The Halifax Regional Police chief has asked the province to clarify what he calls the “nebulosity” of a recent change to speed limits in school zones.
Last September, the provincial government implemented an amendment that drops the limit to 30 kilometres per hour “when children are present.”
During Monday’s Board of Police Commissioners meeting in Halifax, chair Micki Ruth asked senior police brass how officers were handling that particular requirement.
“How close is present? I drove by one day and there’s a kid playing in a tree, about 30 feet away. Present?” she asked.
The question touched off a comical exchange on the criteria for “presence” in a school zone, which both HRP Chief Jean-Michel Blais and Halifax RCMP Supt. Roland Wells acknowledged is a challenge.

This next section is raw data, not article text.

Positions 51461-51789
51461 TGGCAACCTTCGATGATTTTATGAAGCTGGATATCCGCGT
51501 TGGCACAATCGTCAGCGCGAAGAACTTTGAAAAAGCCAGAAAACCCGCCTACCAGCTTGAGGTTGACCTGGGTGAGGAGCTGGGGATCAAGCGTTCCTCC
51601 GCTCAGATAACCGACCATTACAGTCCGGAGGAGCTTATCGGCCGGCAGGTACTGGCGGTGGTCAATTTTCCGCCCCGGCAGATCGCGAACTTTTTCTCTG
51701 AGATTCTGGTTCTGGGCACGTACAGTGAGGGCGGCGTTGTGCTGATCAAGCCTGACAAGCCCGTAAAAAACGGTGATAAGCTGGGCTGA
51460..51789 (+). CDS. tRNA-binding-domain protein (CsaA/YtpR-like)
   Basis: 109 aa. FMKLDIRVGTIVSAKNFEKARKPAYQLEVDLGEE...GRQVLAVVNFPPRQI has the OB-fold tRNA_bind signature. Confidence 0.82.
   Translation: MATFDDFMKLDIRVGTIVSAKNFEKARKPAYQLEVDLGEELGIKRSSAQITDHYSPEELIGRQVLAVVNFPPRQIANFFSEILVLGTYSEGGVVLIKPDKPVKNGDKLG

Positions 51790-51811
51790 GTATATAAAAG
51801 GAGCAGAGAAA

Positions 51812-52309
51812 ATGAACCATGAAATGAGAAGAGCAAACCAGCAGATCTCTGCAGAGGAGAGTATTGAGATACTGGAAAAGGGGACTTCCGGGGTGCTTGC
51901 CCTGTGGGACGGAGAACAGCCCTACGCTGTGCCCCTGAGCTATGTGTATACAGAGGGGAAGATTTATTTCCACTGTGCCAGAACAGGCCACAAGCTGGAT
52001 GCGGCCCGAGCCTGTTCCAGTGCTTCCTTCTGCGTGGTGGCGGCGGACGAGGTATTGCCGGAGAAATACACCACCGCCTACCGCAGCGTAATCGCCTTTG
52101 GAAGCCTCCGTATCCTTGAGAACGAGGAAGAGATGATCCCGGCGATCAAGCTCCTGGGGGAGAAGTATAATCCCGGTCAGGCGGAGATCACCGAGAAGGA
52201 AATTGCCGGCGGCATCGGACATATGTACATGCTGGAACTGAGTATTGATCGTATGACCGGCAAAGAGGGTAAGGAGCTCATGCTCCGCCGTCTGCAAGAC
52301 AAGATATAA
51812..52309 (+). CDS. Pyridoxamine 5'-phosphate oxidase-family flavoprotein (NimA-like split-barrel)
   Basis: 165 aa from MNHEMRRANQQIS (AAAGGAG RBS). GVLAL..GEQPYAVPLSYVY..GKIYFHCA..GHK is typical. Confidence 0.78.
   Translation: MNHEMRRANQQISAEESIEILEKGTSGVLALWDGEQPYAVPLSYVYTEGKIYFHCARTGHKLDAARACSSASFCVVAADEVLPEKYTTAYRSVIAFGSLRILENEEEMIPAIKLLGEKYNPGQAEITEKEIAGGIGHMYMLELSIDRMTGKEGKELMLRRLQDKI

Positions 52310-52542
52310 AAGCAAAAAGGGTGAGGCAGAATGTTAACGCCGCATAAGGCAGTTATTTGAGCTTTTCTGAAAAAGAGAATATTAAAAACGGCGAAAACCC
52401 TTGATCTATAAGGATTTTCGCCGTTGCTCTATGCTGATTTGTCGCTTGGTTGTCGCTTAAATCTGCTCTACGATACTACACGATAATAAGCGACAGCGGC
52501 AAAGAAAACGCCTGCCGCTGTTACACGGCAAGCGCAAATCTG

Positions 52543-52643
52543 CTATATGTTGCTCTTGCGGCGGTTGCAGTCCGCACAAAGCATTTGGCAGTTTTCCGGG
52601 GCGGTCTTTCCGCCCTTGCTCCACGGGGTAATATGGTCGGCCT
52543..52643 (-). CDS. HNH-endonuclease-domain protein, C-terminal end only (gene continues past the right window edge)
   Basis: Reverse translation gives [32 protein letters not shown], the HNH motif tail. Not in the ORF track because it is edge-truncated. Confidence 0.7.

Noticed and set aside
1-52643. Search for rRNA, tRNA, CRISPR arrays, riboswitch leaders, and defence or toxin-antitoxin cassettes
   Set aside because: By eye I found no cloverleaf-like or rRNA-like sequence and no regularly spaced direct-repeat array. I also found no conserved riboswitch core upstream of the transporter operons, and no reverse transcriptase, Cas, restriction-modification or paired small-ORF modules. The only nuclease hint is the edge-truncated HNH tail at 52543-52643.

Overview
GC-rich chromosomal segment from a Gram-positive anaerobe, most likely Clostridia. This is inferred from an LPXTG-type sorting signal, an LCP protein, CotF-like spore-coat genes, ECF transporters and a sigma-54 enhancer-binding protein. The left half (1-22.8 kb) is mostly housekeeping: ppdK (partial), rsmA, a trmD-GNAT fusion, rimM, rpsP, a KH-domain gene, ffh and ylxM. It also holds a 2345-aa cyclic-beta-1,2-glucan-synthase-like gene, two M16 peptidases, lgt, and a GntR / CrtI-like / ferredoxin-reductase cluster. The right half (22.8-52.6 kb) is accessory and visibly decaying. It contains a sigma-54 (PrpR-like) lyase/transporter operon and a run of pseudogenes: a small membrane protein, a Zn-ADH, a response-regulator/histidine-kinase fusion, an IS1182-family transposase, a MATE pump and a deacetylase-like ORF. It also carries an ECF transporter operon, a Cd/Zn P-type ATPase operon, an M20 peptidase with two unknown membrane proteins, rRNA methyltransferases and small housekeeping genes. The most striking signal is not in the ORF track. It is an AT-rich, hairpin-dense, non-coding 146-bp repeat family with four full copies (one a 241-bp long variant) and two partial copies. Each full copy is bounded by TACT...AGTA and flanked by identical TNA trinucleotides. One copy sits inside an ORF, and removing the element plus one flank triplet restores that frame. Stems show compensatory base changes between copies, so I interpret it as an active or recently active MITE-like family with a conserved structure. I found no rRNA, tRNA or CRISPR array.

“From Monday to Friday, that’s pretty clear cut,” said Wells. “It’s the after-hours activity or the weekend activity that becomes difficult.”
“But then they’re not present. Even if they’re present. Or they are present if they’re present?” responded Ruth, prompting Abbott & Costello comparisons from onlookers.
Blais said he’s asked the Department of Justice for clarification, though there’s been no response so far.
“New legislation takes time to work out the kinks…and the best way of making the change to make it more efficient.” he said.
Blais said so far, he’s not aware of any tickets that have been challenged in court.
Wells said RCMP have increased radar patrols in school zones by 138 per cent in April, compared to the same month last year.
He said he’d also like some clarity around the new law – though he said a marked cruiser is usually enough to slow most drivers down.
“When a marked cruiser is on the side of the road writing a (ticket)…the greater impact is the deterrent on the 15 people who have driven by,” he said.